Getaway driver's last embrace: Wentworth robber given 12 months in jail

BENJAMIN James Woods asked to hug his partner and his parents and say goodbye in Orange District Court on Friday before being led away to serve 12 months in jail for driving the getaway car in a robbery at Wentworth Golf Club.

Woods, 20, was facing a penalty of up to 25 years in jail, however Judge Colin Charteris said he took into account the special circumstances of his youth and prospects of rehabilitation in sentencing Woods to three years and three months in jail with a non-parole period of 16 months, backdated to May this year.

Judge Charteris said the impact of the robbery in April last year on the victim  - a staff member counting the day’s takings who was forced to lie on the ground with a gun pointed at the back of his head by one of Woods’ co-accused - was an aggravating factor in sentencing.

Woods waited in the Wentworth Golf Club car park at 7.30pm on April 7 last year while his two co-accused, Adrian John Bunn and Joshua Gary Cooper, entered through an unlocked door near the ladies’ locker room with a single-barrelled shotgun.

“This thuggish behaviour would have been frightening and terrifying, and in my experience people subjected to such an incident such as this don’t recover quickly,” Judge Charteris said.

Judge Charteris said Woods played an important and planned role in the robbery by borrowing a vehicle from a friend, covering the number plates and driving the vehicle out near Lake Canobolas after the robbery, so one of his co-accused could dispose of the gun used in the robbery in bushland.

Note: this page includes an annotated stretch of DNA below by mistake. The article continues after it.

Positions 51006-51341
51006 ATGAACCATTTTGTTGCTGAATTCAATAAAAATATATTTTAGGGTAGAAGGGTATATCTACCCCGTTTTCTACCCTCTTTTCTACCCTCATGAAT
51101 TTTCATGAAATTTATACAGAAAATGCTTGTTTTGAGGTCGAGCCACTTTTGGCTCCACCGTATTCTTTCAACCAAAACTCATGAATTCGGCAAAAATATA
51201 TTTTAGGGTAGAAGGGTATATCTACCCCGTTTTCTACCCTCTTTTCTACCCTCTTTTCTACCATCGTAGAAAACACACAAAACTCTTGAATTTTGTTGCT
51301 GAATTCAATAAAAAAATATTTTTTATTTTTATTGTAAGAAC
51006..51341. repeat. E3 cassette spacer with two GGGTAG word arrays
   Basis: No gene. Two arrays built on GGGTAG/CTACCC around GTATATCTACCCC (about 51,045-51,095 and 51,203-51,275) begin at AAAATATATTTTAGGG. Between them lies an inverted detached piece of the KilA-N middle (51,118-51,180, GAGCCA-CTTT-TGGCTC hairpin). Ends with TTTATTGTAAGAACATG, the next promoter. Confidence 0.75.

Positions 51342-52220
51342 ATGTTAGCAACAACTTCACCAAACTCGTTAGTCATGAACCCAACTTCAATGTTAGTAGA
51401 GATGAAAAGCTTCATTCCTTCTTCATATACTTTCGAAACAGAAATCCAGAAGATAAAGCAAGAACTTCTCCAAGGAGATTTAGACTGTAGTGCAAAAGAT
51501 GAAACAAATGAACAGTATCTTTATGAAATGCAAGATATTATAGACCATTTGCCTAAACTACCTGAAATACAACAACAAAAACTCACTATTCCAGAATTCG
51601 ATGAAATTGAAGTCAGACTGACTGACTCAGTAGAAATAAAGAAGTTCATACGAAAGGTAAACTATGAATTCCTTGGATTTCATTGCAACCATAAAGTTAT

Judge Charteris said he acknowledged Woods was the sole carer for his three-year-old daughter and, while he accepted comments by the co-accused to Woods about his daughter could have been interpreted as a threat, Woods was a willing participant in the robbery.

Judge Charteris said to his credit Woods had undertaken rehabilitation to get himself off the drug ice (methamphetamine), which he was using at the time of the robbery, and he believes Woods has good prospects for rehabilitation.

The court also heard Woods looked up to his two co-accused who he considered to be like brothers.

Judge Charteris said the psychology report showed Woods was an angry and unsettled child at school who was affected by his parents’ break-up.

Woods has been living at Lyndhurst with his father and three-year-old daughter since he was released on Supreme Court bail, but was later allowed to travel in to Orange to visit his partner.